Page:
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Lo ppt03


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  • 1. Social Responsibility: Definition and Debate
    • Corporate Social Responsibility
      • The idea that business has social obligations above and beyond making a profit.
      • Business has an obligation to constituent groups in society other than stockholders and beyond that prescribed by law.
  • 2. Social Responsibility: Definition and Debate (cont’d)
    • What Does Social Responsibility Involve?
      • Voluntary action
        • Action before lawsuits or other actions that are taken to force a firm to take action on a matter.
      • An emphasis on means, not ends
        • How the decision to act was reached, not the decision itself.
  • 3. Figure 3.2 A Continuum of Social Responsibility Strategies
  • 4. Social Responsibility Strategies
    • Reactive Strategy
      • Denying responsibility while striving to maintain the status quo by resisting change.
    • Defensive Strategy
      • Resisting additional social responsibilities with legal and public relations tactics.
  • 5. Social Responsibility Strategies (cont’d)
    • Accommodation Strategy
      • Assuming social responsibility only in response to pressure from interest groups or the government.
    • Proactive Strategy
      • Taking the initiative in formulating and putting in place new programs that serve as role models for industry.
  • 6. Who Benefits from Corporate Social Responsibility?
    • Altruism
      • The unselfish devotion to the interests of others.
    • Research Findings
      • There is a positive correlation between industry leadership on a socially responsible issue (pollution control) and profitability.
      • Corporate social responsibility is a competitive advantage in recruiting talented people.
  • 7. Who Benefits from Corporate Social Responsibility? (cont’d)
    • Enlightened Self-Interest
      • A business ultimately helps itself by helping solve social problems.
    • An Array of Benefits for the Organization
      • Tax-free incentives to employees.
      • Retention of talented employees.
      • Help in recruiting the talented and socially conscious.
      • Help in swaying public opinion.
      • Improved community living standards.
      • …Others.
  • 8. The Ethical Dimension of Management
    • Ethics
      • The study of moral obligation involving the distinction between right and wrong.
    • Business Ethics
      • The study of the complex business practices and behaviors that give rise to ethical issues in organizations.
  • 9. Practical Lessons from Business Ethics Research: Ethical Hot Spots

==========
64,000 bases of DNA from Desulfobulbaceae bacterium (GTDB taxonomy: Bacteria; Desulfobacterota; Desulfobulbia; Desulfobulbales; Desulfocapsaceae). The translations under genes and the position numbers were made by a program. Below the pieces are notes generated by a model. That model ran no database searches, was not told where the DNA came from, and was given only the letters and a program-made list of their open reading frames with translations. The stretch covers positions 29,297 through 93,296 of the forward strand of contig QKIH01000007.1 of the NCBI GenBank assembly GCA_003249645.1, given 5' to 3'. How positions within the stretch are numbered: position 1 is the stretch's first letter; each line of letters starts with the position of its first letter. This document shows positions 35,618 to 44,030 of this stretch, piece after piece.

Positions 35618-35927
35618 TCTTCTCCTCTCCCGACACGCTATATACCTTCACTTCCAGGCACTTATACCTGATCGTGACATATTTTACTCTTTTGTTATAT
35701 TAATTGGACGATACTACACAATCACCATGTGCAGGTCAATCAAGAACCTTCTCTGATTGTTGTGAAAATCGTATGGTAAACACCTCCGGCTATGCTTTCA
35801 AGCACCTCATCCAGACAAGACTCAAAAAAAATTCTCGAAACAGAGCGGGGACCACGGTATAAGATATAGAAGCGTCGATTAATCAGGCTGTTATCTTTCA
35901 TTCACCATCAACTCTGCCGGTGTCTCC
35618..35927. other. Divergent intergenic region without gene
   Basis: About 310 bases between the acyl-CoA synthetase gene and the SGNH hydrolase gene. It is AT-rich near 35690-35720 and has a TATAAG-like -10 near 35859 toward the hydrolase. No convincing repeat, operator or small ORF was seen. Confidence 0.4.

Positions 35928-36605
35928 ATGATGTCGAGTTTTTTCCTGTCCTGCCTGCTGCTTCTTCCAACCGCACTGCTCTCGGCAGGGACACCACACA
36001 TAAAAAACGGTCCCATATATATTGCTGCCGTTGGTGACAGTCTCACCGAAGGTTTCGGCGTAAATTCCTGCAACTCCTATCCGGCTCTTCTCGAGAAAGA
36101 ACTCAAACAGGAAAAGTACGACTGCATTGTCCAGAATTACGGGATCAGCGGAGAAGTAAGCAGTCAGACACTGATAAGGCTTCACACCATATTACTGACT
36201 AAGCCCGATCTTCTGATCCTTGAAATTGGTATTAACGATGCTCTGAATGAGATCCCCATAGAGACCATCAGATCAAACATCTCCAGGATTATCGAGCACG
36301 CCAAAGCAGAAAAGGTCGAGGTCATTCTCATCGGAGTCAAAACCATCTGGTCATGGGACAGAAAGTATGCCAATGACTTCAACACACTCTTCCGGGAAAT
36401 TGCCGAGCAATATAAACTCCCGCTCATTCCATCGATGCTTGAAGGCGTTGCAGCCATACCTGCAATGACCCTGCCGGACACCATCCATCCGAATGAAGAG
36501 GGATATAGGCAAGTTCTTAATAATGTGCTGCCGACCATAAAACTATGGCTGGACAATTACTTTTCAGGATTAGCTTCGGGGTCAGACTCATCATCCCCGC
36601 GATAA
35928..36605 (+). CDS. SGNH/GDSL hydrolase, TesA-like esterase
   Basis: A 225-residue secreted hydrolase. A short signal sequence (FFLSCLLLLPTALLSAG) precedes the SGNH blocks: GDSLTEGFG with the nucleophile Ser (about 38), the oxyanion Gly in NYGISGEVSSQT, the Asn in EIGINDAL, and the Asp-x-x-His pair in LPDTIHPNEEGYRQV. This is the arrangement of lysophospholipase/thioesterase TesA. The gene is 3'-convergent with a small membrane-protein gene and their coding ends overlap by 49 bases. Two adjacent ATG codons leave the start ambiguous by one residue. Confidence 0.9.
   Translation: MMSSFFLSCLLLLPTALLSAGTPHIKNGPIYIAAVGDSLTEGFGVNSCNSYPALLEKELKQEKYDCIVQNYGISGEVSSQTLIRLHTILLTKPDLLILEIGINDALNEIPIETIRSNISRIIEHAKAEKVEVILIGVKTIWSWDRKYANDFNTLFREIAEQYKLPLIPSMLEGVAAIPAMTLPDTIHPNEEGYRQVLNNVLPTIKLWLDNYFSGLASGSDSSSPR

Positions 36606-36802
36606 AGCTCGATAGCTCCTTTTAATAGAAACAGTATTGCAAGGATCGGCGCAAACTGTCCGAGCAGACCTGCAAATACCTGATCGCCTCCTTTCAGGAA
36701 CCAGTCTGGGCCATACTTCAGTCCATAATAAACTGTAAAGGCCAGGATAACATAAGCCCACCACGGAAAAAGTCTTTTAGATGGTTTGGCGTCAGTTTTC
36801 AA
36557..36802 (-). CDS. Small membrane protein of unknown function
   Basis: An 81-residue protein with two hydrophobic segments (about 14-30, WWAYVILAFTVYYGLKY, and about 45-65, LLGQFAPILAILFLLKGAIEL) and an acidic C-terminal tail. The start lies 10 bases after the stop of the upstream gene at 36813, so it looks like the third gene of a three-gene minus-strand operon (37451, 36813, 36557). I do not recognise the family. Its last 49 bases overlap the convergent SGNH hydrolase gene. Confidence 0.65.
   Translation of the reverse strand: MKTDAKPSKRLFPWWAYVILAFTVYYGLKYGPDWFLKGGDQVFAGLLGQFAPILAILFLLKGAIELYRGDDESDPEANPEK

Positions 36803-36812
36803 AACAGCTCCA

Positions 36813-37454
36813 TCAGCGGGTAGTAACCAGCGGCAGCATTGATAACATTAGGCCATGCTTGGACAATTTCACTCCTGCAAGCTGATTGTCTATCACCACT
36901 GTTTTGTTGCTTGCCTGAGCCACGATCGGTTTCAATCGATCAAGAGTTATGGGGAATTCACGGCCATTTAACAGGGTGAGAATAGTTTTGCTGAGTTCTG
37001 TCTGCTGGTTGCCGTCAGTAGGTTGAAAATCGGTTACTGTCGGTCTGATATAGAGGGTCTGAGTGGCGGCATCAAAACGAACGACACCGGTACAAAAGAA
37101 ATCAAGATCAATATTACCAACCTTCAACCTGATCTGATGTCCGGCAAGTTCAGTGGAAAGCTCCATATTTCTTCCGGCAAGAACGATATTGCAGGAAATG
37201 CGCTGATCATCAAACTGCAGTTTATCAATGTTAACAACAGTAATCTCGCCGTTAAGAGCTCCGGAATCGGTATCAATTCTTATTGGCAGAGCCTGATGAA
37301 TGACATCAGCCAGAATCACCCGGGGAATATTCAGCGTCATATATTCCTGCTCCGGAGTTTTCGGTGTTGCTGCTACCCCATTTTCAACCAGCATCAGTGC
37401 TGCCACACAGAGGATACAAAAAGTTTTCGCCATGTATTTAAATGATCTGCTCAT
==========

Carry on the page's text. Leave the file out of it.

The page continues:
• Balancing work and family
    • Poor internal communications
    • Poor leadership
    • Work hours, work load
    • Lack of management support
    • Need to meet sales, budget, or profit goals
    • Little or no recognition of achievements
    • Company politics
    • Personal financial worries
    • Insufficient resources
  • 10. Practical Lessons from Business Ethics Research (cont’d)
    • Pressure from Above
      • The problem of superiors pressuring subordinates is widespread.
    • Responding to Pressure from Above
      • Consciously avoid putting undue pressure on subordinates.
      • Be prepared to deal with excessive organization pressure.
  • 11. Practical Lessons from Business Ethics Research (cont’d)
    • Ambiguous Situations
      • Situations where there are no clear-cut ethical guidelines.
      • Ethical codes can help satisfy employees’ need for formal guidelines.
    • A Call to Action
      • The deliberate and conscious actions of a manager to do the right thing is an ethical and personal matter.
  • 12. General Ethical Principles
    • Self-Interests
    • Personal virtues
    • Religious injunctions
    • Government requirements
    • Utilitarian benefits( life stance , with happiness or pleasure being of ultimate importance .)
    • Universal rules
    • Individual rights
    • Economic efficiency
    • Distributive justice(sharing limited resources from superior to subordinate)
    • Contributive justice(sharing between members of same group)
  • 13. Encouraging Ethical Conduct
    • Ethics Training
      • Amoral managers: managers who are neither moral or immoral, but ethically lazy.
      • Key features of effective ethics training programs
        • Top management support.
        • Open discussion.
        • A clear focus on ethical issues.
        • Integration of ethics into the organization.
        • A mechanism for anonymously reporting ethical violations.
        • Reward ethical conduct.
  • 14. Encouraging Ethical Conduct (cont’d)
    • Whistle-Blowing
      • The reporting of perceived unethical matters.
      • Reducing the fear of retaliation against whistleblowers
        • Anonymous hotlines and web sites
        • Personal, confidential guidance
    • Ethical Advocate
      • An ethics specialist who plays a role of critical questioner in top-management’s decision-making.
      • Serves as the Board of directors’ social conscience.
      • Helps prevent groupthink and blind conformity
  • 15. Encouraging Ethical Conduct (cont’d)
    • Code of Ethics
      • Published statement of moral expectations for employee conduct
      • Requirements for an effective ethics code
        • Must describe specific practices as unethical (e.g., kickbacks, payoffs, gifts, falsification of records, and misleading product claims).
        • Must be firmly supported and fairly enforced by top management.